Atherosclerosis is an ongoing inflammatory response. Recent advances in basic science have established a fundamental role for inflammation in mediating all stages of this disease from initiation through progression and, ultimately, the life-threatening complications of atherosclerosis. These new findings provide important links between risk factors and the mechanisms of atherogenesis. Clinical studies have shown that this emerging biology of inflammation in atherosclerosis applies directly to human patients. Elevation in markers of inflammation predicts outcomes of patients with acute coronary syndromes, independently of myocardial damage. In addition, low-grade chronic inflammation, as indicated by levels of the inflammatory marker C-reactive protein, prospectively defines risk of atherosclerotic complications, thus adding to prognostic information provided by traditional risk factors. Moreover, certain treatments that reduce coronary risk also limit inflammation. In the case of lipid lowering with statins, this anti-inflammatory effect does not appear to correlate with reduction in low-density lipoprotein levels.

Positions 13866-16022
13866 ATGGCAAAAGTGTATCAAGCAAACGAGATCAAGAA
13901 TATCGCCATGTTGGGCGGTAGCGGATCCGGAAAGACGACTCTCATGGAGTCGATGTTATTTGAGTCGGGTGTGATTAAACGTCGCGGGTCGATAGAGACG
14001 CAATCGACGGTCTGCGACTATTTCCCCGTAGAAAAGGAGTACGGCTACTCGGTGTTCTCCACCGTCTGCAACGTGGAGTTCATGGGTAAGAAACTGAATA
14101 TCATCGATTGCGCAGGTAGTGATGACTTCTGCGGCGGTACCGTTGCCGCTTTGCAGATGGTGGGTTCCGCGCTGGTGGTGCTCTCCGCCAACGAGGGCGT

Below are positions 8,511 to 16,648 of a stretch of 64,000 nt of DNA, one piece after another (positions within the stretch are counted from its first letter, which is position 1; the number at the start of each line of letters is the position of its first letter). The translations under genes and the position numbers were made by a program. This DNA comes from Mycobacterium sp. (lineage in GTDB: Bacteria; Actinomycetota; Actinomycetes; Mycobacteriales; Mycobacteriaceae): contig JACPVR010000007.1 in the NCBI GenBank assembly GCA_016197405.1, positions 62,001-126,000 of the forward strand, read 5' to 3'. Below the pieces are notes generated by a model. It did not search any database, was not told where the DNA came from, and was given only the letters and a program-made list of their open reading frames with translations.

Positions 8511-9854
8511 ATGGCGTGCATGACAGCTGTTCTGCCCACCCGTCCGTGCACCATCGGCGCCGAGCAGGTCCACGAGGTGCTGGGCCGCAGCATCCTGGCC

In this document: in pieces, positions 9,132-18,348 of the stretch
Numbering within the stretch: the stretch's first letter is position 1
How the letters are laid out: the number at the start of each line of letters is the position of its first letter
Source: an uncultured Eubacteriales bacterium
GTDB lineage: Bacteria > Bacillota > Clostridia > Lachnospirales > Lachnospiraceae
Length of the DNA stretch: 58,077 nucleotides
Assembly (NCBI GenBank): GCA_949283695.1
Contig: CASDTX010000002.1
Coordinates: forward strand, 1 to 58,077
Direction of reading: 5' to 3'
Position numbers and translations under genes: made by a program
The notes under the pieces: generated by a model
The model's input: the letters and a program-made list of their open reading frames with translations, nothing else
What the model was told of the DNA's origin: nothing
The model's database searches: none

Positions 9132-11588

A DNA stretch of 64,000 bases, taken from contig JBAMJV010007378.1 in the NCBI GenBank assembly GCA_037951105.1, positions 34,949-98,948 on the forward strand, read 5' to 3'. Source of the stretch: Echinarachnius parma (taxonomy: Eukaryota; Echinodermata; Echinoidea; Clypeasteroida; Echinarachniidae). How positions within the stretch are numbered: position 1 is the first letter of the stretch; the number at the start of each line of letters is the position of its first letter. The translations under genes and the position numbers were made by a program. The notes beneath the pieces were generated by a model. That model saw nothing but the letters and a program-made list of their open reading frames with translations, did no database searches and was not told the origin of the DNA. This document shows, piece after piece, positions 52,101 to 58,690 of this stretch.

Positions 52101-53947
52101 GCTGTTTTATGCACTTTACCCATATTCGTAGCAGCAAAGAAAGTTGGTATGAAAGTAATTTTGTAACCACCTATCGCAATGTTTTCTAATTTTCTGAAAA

It is very interesting to note that many statin drugs have been reported to raise vitamin D levels. While the investigators reported that this finding was a curious side effect requiring futher study, some might suggest that the main effect of statins on blood lipids is actually due to its effect on VITAMIN D in vivo!